The History of the Mitsubishi lancer
More than 6 million Mitsubishi Lancers have been sold since 1973, and it continues to be one of Japan's best-selling family cars. Marketed worldwide under such nameplates as the Carisma, Mirage, the Dodge and Plymouth Colt, the Colt Lancer and the Eagle Summit, it serves as an entry-level car.
The Lancer is a family car built by Mitsubishi Motors. It has been formerly know as the Colt Lancer, Dodge Colt, Chrysler Lancer, Eagle Summit, Hindustan Lancer, Soueast Lioncel, Mitsubishi Carisma, and Mitsubishi Mirage in various countries at different times.
In the early 1970s, Mitsubishi Motors established a strong foothold in the American auto market thanks to its compact, economical cars. The 1973 oil embargo proved to be a boon for the automaker; as Detroit struggled to comply with new fuel efficiency and safety regulations, the Lancer was a perfect, inexpensive alternative for the weary American buyer.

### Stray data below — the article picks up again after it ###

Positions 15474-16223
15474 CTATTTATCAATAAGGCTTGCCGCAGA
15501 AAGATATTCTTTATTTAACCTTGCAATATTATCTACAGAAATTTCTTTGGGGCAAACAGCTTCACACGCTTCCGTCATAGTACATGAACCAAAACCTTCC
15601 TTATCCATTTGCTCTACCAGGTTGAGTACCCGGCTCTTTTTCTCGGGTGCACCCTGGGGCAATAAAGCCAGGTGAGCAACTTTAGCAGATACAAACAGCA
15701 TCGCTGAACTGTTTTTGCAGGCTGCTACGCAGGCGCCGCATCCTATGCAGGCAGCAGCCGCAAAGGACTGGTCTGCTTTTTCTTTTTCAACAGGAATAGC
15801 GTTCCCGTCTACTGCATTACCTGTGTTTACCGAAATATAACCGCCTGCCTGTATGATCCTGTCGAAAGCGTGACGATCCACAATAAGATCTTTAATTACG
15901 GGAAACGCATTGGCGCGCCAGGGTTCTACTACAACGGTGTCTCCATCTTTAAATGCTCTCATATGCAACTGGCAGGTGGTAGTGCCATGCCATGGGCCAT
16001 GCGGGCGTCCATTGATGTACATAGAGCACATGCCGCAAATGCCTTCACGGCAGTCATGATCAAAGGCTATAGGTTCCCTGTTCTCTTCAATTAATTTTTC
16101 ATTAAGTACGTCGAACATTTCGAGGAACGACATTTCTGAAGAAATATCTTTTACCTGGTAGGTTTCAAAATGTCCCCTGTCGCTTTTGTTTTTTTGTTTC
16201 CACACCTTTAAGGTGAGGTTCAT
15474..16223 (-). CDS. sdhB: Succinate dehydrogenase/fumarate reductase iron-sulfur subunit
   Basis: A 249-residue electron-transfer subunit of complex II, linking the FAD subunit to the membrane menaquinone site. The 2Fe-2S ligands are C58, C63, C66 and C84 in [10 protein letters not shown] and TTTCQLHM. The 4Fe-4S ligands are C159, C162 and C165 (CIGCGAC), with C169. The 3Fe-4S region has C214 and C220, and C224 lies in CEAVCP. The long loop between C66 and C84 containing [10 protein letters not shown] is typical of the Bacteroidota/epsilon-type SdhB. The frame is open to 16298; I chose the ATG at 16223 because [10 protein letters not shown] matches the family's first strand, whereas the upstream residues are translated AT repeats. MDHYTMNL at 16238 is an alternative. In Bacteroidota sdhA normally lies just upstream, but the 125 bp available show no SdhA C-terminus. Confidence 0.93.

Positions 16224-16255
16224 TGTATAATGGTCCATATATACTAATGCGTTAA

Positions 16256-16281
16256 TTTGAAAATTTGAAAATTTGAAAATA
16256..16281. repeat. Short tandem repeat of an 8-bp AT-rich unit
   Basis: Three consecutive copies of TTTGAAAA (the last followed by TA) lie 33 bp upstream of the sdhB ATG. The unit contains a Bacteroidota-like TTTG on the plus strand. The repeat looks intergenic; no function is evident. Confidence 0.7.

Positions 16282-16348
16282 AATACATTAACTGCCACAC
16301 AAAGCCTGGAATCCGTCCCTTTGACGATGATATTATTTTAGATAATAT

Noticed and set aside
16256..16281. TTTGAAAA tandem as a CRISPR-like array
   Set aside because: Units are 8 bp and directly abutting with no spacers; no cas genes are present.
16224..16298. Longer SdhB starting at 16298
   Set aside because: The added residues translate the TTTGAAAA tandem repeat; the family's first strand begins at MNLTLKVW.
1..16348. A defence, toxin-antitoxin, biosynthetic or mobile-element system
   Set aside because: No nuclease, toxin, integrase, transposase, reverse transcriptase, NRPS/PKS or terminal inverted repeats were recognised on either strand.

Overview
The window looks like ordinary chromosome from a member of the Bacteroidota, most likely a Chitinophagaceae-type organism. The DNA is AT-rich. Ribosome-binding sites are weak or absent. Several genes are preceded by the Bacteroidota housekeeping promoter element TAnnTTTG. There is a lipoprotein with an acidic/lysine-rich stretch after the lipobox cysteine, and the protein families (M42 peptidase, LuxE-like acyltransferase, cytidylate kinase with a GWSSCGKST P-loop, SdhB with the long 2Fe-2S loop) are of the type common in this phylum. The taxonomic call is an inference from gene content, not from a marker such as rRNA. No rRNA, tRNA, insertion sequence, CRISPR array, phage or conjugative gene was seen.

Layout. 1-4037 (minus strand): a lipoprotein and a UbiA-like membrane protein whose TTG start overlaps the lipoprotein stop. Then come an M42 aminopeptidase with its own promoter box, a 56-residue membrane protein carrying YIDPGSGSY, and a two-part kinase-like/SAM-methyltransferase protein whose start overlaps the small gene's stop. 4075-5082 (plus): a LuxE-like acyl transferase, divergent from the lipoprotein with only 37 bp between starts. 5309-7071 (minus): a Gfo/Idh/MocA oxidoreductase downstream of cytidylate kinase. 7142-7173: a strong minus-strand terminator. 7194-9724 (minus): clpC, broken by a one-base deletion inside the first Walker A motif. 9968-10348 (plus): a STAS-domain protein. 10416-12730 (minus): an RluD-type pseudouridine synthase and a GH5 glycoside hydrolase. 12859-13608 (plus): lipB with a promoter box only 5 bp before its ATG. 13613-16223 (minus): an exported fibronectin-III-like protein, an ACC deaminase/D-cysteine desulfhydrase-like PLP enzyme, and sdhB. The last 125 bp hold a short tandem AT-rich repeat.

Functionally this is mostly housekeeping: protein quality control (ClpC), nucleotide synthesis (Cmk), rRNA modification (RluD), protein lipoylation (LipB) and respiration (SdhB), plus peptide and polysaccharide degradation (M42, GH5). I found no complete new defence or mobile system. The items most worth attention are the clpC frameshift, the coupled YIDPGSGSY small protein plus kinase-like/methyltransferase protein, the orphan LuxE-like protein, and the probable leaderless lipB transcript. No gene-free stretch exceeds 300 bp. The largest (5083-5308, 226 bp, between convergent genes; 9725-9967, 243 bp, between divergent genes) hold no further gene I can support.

The Lancer offered an economical alternative to American-made cars, and had the added prestige of performing well in international road rallies.
Its cluster of three red diamonds on the front grille identifies the Lancer as a Mitsubishi. Early versions pioneered the modern hatchback coupe and station wagon.
The vehicle is offered as a coupe, a four-door sedan and a five-door station wagon under such names as the Fiore, Cedia, Libero and Evolution.